THE HILL – In towns and cities throughout Italy, the piazza is the accepted place to meet, find a bench and relax with friends.
Soon, the area’s most Italian neighborhood will have a piazza of its own, after friends of the Hill neighborhood donated amounts both large and small that totaled about $1 million. The money was enough to acquire the land and cover it with masonry walls, fountains, granite and hanging lights. There also will be a grotto with a statue of the Blessed Virgin Mary.
Granite pavers throughout add to the look of the place, as will greenery, four concrete chess tables and benches also made of concrete. The piazza will also feature sycamore trees.
The donors hope to raise about $200,000 more and open the piazza at the end of June or early July. The Square Beyond Compare has a role: Two of the major donors are Ed and Marge Imo of Imo’s Pizza.
“It’s probably one of the most important cultural things for Italian heritage that I’ve done,” said Tony Frisella, who owns Frisella Nursery. His company designed and built the piazza, which is now under construction. Renderings refer to it as Piazza Bambini.
The piazza will be across Marconi Avenue from St. Ambrose on the Hill Catholic Church. The 10,534-square-foot vacant lot will provide the perfect gathering place after Mass, on a Saturday in spring or on an evening in the summer.
“It was just an empty lot for all those years, privately owned,” said 10th Ward Alderman Joe Vollmer. “There’s always been a fence there, since I was a kid, nothing else there, just kind of wasted space.”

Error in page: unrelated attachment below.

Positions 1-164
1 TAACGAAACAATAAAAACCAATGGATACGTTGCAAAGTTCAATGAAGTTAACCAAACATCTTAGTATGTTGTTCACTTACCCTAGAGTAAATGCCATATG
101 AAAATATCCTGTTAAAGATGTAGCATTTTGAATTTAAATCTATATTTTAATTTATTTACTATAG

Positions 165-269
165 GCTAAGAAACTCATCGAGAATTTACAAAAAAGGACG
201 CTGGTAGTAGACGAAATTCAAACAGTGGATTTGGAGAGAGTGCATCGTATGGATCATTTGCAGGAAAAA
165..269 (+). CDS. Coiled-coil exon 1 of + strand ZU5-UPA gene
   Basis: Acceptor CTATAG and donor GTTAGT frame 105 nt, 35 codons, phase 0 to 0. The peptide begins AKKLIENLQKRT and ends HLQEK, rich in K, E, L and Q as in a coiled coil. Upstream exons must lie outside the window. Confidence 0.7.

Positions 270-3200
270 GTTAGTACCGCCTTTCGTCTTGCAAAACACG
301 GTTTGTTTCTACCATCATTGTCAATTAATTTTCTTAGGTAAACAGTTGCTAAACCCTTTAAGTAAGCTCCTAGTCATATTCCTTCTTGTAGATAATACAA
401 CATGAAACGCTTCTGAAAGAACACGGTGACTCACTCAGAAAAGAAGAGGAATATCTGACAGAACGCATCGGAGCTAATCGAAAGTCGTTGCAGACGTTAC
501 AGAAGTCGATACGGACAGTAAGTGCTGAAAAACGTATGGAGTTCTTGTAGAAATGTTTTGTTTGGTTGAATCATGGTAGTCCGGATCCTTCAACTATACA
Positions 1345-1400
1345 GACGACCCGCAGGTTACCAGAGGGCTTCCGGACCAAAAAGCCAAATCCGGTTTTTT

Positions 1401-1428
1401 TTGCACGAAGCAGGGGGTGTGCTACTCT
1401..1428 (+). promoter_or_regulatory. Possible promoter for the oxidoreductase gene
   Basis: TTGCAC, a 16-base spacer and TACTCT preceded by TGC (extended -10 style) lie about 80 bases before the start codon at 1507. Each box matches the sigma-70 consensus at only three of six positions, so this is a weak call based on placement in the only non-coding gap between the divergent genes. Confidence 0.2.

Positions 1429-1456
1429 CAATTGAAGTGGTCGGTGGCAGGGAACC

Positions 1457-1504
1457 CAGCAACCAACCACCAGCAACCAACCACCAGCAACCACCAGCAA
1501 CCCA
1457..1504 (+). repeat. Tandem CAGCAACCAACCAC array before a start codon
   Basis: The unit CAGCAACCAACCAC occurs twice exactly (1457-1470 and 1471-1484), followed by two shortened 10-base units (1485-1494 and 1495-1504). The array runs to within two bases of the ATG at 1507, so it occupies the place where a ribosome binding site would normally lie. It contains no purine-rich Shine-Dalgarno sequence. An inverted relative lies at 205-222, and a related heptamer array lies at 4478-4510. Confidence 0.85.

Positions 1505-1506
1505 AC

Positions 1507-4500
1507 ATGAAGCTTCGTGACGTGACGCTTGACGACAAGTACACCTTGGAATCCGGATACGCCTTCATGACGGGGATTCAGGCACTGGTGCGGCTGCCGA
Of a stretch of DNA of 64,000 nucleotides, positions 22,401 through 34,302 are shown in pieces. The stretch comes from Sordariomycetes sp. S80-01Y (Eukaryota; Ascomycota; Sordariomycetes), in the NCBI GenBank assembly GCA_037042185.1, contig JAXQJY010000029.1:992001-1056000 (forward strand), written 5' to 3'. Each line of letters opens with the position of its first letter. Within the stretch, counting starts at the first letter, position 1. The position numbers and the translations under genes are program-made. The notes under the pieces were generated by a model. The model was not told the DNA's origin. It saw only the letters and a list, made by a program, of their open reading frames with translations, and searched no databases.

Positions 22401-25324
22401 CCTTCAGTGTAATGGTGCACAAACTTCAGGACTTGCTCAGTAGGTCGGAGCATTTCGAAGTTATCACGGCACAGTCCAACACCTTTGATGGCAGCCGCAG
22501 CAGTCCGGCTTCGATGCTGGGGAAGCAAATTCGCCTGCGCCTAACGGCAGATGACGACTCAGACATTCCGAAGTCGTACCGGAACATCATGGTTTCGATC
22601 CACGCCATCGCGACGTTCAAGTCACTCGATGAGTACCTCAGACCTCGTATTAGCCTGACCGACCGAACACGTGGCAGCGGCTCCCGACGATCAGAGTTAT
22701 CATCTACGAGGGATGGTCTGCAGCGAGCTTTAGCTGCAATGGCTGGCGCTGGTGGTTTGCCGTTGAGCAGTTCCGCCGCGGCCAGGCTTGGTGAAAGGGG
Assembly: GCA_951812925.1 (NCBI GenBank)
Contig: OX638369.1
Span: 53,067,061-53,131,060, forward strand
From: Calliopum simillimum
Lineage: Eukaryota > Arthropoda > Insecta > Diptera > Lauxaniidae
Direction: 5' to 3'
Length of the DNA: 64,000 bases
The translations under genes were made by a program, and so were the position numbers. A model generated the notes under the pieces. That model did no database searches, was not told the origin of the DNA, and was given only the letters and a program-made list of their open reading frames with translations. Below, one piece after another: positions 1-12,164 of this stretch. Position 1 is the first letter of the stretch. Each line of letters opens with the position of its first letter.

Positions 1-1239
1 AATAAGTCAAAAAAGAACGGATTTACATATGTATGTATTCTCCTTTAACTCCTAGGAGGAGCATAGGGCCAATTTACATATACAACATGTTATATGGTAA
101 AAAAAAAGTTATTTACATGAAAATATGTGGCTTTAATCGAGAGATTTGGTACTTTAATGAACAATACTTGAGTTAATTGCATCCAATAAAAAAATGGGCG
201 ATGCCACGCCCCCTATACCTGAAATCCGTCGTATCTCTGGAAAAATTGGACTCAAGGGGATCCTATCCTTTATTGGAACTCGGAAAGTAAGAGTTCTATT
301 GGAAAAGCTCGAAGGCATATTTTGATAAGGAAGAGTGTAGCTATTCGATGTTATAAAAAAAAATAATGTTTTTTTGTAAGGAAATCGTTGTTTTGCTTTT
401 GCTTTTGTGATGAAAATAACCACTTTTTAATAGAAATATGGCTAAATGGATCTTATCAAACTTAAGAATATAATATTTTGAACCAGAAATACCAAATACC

A developer tried to build condos there, but it didn’t work out, Vollmer said. Then a group worked with St. Ambrose and the Imos to acquire the property and put in the piazza, he said.
“It’s going to have a nice fountain. There’s going to be some tables for checkers, to read a book,” Vollmer said.
Members of the piazza committee are the Imos, William Frisella, Joe Ambrose, Phil Torissi, St. Ambrose pastor Msgr. Vincent J. Bommarito, and Chris Pagano.
William Frisella, a cousin of Tony Frisella, said the idea came up about 12 or 13 years ago when a group he was involved with found out the lot was potentially for sale. Nothing happened at that time, but the site became available about two years ago.
The group began to envision a piazza. The Imos agreed to buy the land, and William Frisella agreed to put up the money for the fountain. Other donors followed, with offerings large and small.
“Hopefully, we can have private events there, like weddings,” Tony Frisella said.
“Italian piazzas, or squares, are the beating hearts of every Italian town and city,” declares the Walks of Italy website. “They can be big or small, intimate or dramatic, humble, opulent, old, new and everything in between. In fact, sometimes a piazza isn’t a square at all.”
While they’re all different, the website says, they all are the community’s physical center. They are its main outdoor theater and home to its main political buildings. They include offices, churches, cafes, restaurants, fountains and monuments.